3. Study on the Laydown Method of Guiding Blocks for the Visually-Impaired

      Experiments were conducted to address issues regarding the laydown of tactile ground surface indicators (TGSIs) (i.e. textured paving blocks) for the visually-impaired on station platforms. This is outlined in the Guidelines for Implementing Smooth Passenger Flow in Public Transportation/Passenger Facilities (hereafter referred to as the guidelines), which was supervised by the Ministry of Land, Infrastructure and Transport and provides guidelines for facility implementation and maintenance based on the Traffic Barrier-Free Law.
      Experiments were conducted to investigate the lower limits of TGSIs spacing at the platform edge of a narrow island platform (A in Fig. 1) and the upper limits for positioning warning blocks at the platform edge (B in Fig. 1).These experiments were carried out with the help of 35 totally blind people who use railways alone with a long cane.
      The tests showed that it is desirable to:
(1) secure in principle 60 cm or more as the lower limit (A in Fig. 1) of TGSIs spacing, or at least 40cm or more in case 60cm is not applicable.
(2)secure the upper limit (B in Fig. 1) of TGSIs position in a range between 80 and 100 cm.

      The experiment for the lower spacing limit in (1) was conducted by crossing TGSIs of Tracks 1 and 2 on the simulated platform perpendicularly, and stopping immediately after detecting the Track 2 block. As shown in Fig. 2, the stop rate exceeded 90% when the spacing of the protection area lines was 40 cm, and reached 99% at 60 cm.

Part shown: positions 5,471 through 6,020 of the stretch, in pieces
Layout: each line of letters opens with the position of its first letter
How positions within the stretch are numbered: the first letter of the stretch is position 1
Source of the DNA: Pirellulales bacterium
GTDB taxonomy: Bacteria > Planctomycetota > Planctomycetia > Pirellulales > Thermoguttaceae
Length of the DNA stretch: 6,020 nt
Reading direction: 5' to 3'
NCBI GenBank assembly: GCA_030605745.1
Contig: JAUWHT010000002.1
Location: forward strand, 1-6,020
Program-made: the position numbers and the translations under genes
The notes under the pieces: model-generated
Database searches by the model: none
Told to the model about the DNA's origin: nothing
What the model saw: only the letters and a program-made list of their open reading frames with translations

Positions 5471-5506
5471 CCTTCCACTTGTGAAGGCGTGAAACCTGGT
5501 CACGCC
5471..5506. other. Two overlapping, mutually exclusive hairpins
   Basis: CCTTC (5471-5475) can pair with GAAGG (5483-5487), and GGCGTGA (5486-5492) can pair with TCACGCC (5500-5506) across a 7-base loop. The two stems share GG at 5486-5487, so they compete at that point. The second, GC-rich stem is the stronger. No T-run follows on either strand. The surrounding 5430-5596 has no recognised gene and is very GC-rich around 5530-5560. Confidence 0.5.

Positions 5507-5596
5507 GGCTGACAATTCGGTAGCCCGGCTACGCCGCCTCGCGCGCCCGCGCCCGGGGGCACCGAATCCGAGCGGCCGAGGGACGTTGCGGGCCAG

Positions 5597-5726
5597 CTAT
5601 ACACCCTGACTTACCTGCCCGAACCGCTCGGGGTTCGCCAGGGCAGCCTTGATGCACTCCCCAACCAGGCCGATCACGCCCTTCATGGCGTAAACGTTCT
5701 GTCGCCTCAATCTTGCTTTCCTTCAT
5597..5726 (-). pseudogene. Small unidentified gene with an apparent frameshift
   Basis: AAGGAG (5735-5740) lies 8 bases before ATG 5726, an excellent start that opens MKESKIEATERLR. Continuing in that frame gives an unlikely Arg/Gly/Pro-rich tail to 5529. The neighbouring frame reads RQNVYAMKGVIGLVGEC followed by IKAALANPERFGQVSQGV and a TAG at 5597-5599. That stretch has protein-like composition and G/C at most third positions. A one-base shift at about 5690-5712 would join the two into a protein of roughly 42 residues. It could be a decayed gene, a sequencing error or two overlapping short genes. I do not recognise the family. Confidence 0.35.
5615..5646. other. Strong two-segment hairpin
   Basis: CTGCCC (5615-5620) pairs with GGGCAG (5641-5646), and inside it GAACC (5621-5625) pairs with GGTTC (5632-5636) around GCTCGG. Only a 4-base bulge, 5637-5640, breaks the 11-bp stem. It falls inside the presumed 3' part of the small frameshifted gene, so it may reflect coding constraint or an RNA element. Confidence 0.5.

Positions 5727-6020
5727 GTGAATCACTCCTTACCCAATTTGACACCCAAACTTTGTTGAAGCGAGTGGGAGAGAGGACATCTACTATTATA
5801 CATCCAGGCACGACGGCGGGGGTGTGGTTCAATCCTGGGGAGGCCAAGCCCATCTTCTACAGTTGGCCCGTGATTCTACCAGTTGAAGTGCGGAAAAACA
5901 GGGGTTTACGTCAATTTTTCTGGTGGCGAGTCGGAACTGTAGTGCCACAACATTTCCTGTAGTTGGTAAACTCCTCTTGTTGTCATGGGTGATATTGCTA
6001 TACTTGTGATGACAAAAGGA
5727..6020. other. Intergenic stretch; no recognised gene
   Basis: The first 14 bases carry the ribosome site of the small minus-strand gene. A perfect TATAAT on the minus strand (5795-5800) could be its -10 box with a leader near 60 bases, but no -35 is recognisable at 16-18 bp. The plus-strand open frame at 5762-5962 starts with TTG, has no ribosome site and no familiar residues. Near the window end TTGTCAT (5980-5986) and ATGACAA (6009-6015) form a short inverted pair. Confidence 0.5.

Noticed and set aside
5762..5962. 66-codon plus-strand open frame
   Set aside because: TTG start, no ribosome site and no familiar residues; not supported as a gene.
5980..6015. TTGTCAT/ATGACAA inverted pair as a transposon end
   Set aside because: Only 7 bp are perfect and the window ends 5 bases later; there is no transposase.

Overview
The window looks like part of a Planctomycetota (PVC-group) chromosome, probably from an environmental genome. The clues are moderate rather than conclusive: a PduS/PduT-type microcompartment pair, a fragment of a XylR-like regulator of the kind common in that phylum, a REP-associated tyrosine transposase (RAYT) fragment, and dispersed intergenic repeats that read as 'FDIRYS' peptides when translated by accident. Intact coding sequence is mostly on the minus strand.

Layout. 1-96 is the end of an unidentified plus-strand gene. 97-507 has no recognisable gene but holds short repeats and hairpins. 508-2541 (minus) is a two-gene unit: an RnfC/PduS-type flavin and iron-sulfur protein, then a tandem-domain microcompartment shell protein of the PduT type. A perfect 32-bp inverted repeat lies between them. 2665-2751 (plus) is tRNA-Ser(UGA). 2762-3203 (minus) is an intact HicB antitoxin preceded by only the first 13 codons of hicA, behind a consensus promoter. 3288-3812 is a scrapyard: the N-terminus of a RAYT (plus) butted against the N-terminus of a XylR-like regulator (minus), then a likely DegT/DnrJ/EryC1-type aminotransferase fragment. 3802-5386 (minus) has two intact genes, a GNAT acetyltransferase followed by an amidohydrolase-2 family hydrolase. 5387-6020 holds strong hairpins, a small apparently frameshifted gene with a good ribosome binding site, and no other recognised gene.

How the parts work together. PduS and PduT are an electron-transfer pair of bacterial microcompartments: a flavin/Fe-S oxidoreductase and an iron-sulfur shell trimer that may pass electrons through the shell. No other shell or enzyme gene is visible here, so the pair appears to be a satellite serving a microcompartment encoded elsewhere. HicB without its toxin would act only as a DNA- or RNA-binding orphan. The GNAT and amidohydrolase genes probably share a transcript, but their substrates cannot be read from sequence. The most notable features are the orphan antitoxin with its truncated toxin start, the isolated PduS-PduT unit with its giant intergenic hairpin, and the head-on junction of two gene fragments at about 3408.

During the experiment for the upper limit of TGSIs positioning in (2), participants were asked whether or not they felt a surprise or danger due to the distance change when they experienced distance of 80 cm from the platform edge, (the current lower limit), after sensing feeling at various distances over 80 cm from the edge. As shown in Fig. 3, over half of those who first sensed feeling at the distance of 110 cm felt surprise at the 80 cm mark.
      Relevant data was also collected and sorted for use in guideline compilation, including notes on the laydown of the platform edge protection area warning block line (C in Fig. 1) that distinguishes the inside (i.e. the safe side) from the outside (track side) of the platform.
      These results were reflected in an additional version of the guidelines published in December 2002.
      This study was conducted with a subsidy from the Ministry of Land, Infrastructure and Transport.

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